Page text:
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*Correlation does not imply causation *is a mantra of modern data science. It is probably worthwhile at this point to define the terms correlation, imply, and (harder) causation.

### Correlation

For the purposes of this piece, it is sufficient to say that if we measure and record values of variables and , and they appear to have a straight-line relationship, then the correlation is a measure of how close the data is to being on a straight line. For example, consider the following data:

*The variables and have a strong correlation. *

### Causation

Causality is a deep philosophical notion, but, for the purposes of this piece, if there is a relationship between variables and such that for each value of there is a single value of , then we say that * is a function of *: is the cause and is the effect.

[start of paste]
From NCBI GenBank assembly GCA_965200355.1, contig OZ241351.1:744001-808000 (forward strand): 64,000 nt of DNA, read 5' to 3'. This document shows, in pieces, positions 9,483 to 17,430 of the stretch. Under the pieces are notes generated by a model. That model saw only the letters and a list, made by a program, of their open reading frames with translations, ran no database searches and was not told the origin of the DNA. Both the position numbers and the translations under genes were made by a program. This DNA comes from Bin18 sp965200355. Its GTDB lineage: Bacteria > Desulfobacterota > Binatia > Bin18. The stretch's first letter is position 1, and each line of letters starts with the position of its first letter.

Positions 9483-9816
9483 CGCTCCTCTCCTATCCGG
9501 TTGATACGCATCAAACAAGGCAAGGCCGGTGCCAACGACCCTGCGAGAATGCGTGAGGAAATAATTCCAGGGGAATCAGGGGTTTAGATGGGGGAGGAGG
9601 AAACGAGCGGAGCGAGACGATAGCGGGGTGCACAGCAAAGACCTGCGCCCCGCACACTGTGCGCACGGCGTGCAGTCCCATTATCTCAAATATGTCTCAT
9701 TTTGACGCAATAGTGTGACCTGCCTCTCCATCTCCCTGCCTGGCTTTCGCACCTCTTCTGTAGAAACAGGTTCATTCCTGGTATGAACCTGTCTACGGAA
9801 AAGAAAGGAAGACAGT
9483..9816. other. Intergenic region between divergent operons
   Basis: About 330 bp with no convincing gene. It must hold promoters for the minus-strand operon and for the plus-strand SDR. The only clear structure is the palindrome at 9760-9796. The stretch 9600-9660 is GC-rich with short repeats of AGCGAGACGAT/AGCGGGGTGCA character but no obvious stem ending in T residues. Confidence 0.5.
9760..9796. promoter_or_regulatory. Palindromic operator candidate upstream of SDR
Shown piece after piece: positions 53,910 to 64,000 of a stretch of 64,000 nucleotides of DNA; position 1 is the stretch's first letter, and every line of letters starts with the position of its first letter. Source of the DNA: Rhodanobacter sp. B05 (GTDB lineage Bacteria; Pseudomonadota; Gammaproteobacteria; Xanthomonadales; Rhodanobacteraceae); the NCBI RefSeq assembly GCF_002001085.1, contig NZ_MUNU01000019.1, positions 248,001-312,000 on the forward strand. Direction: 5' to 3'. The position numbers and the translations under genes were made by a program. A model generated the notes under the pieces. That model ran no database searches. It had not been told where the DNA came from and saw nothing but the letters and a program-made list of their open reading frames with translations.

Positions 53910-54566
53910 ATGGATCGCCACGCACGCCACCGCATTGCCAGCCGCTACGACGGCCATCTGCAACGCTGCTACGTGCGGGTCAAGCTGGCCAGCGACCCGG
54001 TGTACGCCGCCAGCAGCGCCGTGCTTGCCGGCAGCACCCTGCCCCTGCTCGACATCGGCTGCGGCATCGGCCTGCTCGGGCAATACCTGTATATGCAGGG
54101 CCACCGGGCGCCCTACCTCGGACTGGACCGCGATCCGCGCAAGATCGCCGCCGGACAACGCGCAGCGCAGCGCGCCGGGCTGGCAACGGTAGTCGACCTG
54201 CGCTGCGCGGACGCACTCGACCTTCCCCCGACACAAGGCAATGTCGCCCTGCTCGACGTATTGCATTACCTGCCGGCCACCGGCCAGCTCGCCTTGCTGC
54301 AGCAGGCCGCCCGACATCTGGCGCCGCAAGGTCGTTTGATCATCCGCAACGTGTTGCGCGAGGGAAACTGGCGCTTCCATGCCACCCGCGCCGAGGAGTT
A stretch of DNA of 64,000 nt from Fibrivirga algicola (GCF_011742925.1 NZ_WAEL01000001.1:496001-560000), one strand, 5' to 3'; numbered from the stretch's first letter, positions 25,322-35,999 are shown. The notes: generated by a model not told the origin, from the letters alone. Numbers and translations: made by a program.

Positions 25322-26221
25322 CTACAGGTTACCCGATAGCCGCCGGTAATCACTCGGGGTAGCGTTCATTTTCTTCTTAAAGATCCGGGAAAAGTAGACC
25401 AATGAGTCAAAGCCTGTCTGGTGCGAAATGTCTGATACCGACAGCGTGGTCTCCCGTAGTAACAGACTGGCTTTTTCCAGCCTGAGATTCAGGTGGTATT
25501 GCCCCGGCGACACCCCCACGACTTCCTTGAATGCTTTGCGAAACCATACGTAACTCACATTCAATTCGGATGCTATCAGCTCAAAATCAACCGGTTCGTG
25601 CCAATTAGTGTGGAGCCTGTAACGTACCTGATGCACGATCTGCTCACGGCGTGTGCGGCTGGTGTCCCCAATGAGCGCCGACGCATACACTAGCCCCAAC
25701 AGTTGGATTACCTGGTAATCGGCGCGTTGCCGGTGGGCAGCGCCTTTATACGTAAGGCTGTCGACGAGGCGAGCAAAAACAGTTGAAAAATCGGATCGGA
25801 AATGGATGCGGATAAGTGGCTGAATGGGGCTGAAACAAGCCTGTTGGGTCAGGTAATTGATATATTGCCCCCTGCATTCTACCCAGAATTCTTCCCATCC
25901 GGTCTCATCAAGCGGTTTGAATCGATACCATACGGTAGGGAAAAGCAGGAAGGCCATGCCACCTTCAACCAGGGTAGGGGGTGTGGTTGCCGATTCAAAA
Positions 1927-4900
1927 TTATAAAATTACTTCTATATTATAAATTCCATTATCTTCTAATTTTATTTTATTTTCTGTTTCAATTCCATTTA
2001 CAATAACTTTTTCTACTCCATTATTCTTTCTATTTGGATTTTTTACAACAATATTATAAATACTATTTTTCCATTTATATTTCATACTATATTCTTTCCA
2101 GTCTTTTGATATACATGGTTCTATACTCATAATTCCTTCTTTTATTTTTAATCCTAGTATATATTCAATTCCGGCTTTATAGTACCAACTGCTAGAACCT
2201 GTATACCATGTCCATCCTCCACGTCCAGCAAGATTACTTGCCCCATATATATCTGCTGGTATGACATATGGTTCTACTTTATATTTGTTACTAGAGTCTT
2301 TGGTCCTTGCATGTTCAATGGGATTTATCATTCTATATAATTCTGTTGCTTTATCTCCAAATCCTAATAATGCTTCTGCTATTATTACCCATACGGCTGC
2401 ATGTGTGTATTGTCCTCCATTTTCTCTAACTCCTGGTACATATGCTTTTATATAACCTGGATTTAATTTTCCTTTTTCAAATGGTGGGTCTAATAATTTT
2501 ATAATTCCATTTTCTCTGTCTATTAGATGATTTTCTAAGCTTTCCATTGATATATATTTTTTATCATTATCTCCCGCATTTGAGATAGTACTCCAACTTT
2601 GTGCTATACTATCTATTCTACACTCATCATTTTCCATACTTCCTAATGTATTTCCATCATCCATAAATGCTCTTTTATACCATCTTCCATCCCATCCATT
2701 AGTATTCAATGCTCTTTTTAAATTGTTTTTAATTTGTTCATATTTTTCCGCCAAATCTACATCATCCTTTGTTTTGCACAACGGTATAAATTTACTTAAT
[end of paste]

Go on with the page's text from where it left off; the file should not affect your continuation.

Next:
In this case, we write , said *is a function of *. This is a causal relationship between and . (As an example which shows why this definition is only useful for the purposes of this piece, is the relationship between sales days after January 1, and the sales, , on that day: for each value of there is a single value of : indeed is a *function *of , but does not *cause *).

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